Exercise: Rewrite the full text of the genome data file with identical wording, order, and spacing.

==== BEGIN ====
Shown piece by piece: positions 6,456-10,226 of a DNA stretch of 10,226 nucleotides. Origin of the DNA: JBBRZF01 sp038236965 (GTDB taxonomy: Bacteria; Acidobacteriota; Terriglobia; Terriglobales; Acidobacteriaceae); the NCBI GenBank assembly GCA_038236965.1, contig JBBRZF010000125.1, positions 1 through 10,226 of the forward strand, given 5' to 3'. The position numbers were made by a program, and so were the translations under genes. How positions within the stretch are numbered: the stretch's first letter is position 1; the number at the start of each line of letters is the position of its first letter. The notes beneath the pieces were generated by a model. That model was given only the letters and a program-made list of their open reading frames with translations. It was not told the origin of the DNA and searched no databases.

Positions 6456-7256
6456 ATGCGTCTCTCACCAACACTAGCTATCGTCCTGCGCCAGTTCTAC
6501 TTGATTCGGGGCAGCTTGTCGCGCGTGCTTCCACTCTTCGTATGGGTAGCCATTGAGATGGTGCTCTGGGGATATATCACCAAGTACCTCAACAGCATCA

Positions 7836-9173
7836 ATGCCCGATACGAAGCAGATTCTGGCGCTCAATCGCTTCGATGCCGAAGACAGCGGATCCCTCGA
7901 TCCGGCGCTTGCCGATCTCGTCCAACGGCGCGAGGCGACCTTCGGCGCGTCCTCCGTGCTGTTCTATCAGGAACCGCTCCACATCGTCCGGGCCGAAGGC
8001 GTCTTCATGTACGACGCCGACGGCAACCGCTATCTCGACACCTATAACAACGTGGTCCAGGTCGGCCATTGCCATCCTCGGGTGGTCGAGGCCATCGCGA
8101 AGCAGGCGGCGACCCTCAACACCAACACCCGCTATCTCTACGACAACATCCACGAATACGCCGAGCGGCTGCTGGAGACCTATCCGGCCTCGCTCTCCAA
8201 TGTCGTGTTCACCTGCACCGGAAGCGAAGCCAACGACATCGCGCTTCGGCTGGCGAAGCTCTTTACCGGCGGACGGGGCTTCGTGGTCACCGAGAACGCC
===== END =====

Shown piece by piece: positions 6,456-10,226 of a DNA stretch of 10,226 nucleotides. Origin of the DNA: JBBRZF01 sp038236965 (GTDB taxonomy: Bacteria; Acidobacteriota; Terriglobia; Terriglobales; Acidobacteriaceae); the NCBI GenBank assembly GCA_038236965.1, contig JBBRZF010000125.1, positions 1 through 10,226 of the forward strand, given 5' to 3'. The position numbers were made by a program, and so were the translations under genes. How positions within the stretch are numbered: the stretch's first letter is position 1; the number at the start of each line of letters is the position of its first letter. The notes beneath the pieces were generated by a model. That model was given only the letters and a program-made list of their open reading frames with translations. It was not told the origin of the DNA and searched no databases.

Positions 6456-7256
6456 ATGCGTCTCTCACCAACACTAGCTATCGTCCTGCGCCAGTTCTAC
6501 TTGATTCGGGGCAGCTTGTCGCGCGTGCTTCCACTCTTCGTATGGGTAGCCATTGAGATGGTGCTCTGGGGATATATCACCAAGTACCTCAACAGCATCA

Positions 7836-9173
7836 ATGCCCGATACGAAGCAGATTCTGGCGCTCAATCGCTTCGATGCCGAAGACAGCGGATCCCTCGA
7901 TCCGGCGCTTGCCGATCTCGTCCAACGGCGCGAGGCGACCTTCGGCGCGTCCTCCGTGCTGTTCTATCAGGAACCGCTCCACATCGTCCGGGCCGAAGGC
8001 GTCTTCATGTACGACGCCGACGGCAACCGCTATCTCGACACCTATAACAACGTGGTCCAGGTCGGCCATTGCCATCCTCGGGTGGTCGAGGCCATCGCGA
8101 AGCAGGCGGCGACCCTCAACACCAACACCCGCTATCTCTACGACAACATCCACGAATACGCCGAGCGGCTGCTGGAGACCTATCCGGCCTCGCTCTCCAA
8201 TGTCGTGTTCACCTGCACCGGAAGCGAAGCCAACGACATCGCGCTTCGGCTGGCGAAGCTCTTTACCGGCGGACGGGGCTTCGTGGTCACCGAGAACGCC